Every company wants their internal network to be safe and secure. You want to keep your data away from those that don’t need to see it and make sure that no one can access or change settings that could cause problems.
It is easy to lock everything down but that causes other issues with users then not being able to access systems remotely, complaining about internal ‘red tape’ and problems in emergency situations where someone has to get information quickly but doesn’t have the right permissions.
So how can you make your internal network secure but also make it practical?
There is no magic wand solution and users will need to be on-board with the idea that they may need to change some of their working practices but, as data loss or a security breach can have serious implications to your customer, supplier and staff relationships, there is a good case to be heard for implementing some best practices.
Here are a few things that you may wish to consider for your own network which should be inexpensive and relatively simple to implement.
- Enforce a password policy. Make sure all users have their own user account and password to access the network and that they do not share this information with anyone else. These passwords should be changed regularly (ideally monthly) and consist of uppercase and lowercase letters, numbers and symbols. If you have a Server on your network then this can be enforced automatically.
- Keep your Server Administration credentials secure. Do not give this information to everyone, it is the key to your data and whole network infrastructure! If you have 3rd parties that need to access your server or network to administer their software then give them their own log in account with specific access rights. That way you can also monitor when they are logging in. Or better still, ask them to utilise a secure remote access system such as team Viewer or LogMeIn where you need to instigate the connection.
- Set up you folder and file structure so that it is easy to implement security permissions. For example, keep all your HR and personnel related documents in folder, with sub folders underneath. Permission to this can then easily be restricted to the Users in the Personnel User Group.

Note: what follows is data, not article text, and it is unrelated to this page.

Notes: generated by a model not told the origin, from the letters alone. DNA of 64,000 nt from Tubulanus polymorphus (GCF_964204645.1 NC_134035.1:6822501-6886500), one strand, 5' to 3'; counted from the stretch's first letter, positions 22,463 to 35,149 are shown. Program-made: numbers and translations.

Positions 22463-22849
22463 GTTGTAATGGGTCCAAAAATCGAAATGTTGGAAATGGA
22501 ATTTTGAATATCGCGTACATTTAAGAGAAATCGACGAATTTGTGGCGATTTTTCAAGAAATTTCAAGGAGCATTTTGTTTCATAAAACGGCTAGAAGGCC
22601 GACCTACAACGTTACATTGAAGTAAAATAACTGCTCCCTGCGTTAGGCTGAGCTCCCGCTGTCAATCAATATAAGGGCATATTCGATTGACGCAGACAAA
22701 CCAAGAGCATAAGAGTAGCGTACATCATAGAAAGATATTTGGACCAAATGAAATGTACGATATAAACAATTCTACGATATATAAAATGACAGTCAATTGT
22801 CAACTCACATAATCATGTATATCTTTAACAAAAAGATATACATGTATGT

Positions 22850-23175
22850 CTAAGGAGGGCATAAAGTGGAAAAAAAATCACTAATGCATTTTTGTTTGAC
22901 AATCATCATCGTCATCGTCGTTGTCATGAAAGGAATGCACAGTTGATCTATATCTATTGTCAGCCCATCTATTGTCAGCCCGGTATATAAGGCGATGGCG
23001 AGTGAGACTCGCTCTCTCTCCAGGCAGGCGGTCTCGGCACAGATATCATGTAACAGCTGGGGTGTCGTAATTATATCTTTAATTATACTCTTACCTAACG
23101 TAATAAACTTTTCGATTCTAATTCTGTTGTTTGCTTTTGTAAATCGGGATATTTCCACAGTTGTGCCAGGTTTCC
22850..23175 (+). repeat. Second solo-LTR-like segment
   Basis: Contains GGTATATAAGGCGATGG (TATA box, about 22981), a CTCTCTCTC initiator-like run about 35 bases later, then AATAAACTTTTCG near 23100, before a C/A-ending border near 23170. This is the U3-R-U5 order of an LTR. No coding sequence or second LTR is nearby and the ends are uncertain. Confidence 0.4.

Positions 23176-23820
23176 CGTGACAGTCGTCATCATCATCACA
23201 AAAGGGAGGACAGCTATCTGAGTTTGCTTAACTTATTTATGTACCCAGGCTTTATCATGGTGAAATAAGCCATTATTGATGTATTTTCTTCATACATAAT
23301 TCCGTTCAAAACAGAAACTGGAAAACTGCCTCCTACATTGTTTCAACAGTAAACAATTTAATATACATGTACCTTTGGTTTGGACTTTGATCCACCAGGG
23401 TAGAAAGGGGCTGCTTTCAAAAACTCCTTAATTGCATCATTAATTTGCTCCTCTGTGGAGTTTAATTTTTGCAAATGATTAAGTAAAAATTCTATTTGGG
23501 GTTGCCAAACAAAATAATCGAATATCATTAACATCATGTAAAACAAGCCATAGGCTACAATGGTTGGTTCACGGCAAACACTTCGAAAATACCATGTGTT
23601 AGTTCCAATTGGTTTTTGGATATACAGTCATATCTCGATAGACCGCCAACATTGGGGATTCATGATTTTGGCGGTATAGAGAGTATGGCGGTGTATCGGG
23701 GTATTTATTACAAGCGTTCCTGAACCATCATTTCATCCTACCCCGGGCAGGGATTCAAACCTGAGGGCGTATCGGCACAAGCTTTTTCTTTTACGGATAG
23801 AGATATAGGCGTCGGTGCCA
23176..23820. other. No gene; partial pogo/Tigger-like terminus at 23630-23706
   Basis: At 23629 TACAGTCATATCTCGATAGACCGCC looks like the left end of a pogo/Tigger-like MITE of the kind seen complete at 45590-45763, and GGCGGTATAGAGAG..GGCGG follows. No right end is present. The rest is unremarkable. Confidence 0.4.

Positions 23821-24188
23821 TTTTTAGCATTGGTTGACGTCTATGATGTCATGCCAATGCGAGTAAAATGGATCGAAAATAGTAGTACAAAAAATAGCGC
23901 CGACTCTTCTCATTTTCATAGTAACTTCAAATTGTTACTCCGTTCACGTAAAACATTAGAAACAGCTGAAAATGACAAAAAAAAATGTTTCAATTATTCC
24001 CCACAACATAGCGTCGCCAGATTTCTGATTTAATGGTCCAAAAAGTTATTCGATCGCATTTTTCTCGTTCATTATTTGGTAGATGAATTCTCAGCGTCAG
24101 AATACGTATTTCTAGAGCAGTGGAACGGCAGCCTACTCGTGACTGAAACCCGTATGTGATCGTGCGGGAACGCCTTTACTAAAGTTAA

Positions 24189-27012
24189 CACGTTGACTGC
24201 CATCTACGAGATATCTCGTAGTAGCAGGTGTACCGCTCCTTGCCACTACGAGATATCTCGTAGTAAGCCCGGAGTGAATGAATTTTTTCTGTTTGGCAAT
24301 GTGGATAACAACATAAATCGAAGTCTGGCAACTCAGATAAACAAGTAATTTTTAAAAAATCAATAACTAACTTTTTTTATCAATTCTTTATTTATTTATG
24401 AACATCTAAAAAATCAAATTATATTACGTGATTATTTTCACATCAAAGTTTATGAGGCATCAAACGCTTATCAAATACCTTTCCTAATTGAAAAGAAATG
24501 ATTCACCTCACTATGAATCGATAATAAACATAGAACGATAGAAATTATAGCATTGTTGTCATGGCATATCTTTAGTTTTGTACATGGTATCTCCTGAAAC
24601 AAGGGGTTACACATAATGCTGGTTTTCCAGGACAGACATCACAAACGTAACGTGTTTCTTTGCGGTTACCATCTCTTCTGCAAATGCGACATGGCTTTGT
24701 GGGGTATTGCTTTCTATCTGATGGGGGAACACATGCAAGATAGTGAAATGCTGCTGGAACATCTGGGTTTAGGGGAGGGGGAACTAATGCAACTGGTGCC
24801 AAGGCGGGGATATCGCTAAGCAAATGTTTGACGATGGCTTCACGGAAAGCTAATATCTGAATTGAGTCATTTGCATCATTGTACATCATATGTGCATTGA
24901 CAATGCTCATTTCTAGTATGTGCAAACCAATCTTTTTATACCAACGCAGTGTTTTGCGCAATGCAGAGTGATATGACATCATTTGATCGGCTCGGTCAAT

- Make sure remote access is secure and via encrypted services such as a secure VPN or Windows 2012 Server Remote Access services. Ensure that remote access passwords are secure and that each user has their own credentials.
- Make sure that laptops, mobile phones and tablets are all secured with pin codes and passwords. Turn on remote wipe so that any corporate information and remote connections can be deleted should your device be lost or stolen.
- Use encryption facilities, such as BitLocker, on portable devices and ideally do not hold any data locally.
- Make sure your wireless network is secure. If you wish to give external users Internet access, set up a separate SSID with access only to the internet and check to make sure this does not give access to your server or network data.
This article is really just the tip of the iceberg. How far a Company goes to secure its network will depend largely on the type of data they hold and its potential importance and value to other people. For example, a firm of builders is not likely to store data or information that would be of great value to anyone else. A firm of Financial Advisers on the other hand may hold data on its clients that could be used for identity theft. But at the end of the data, any unauthorised access to your network should be cause for concern and it will be of more concern if you are not the first to find out about it!
If you would like help in securing your network or would like a free IT consultancy session to discuss security issues, please contact us.
Summary for LinkedIn & Google Plus
How secure is your network? Do you know who has access to your data? What would happen if you lost your phone or laptop with all your business contacts? A security breach and data theft can be a company’s downfall so how can you protect yourself but still give your employees some degree of freedom to work?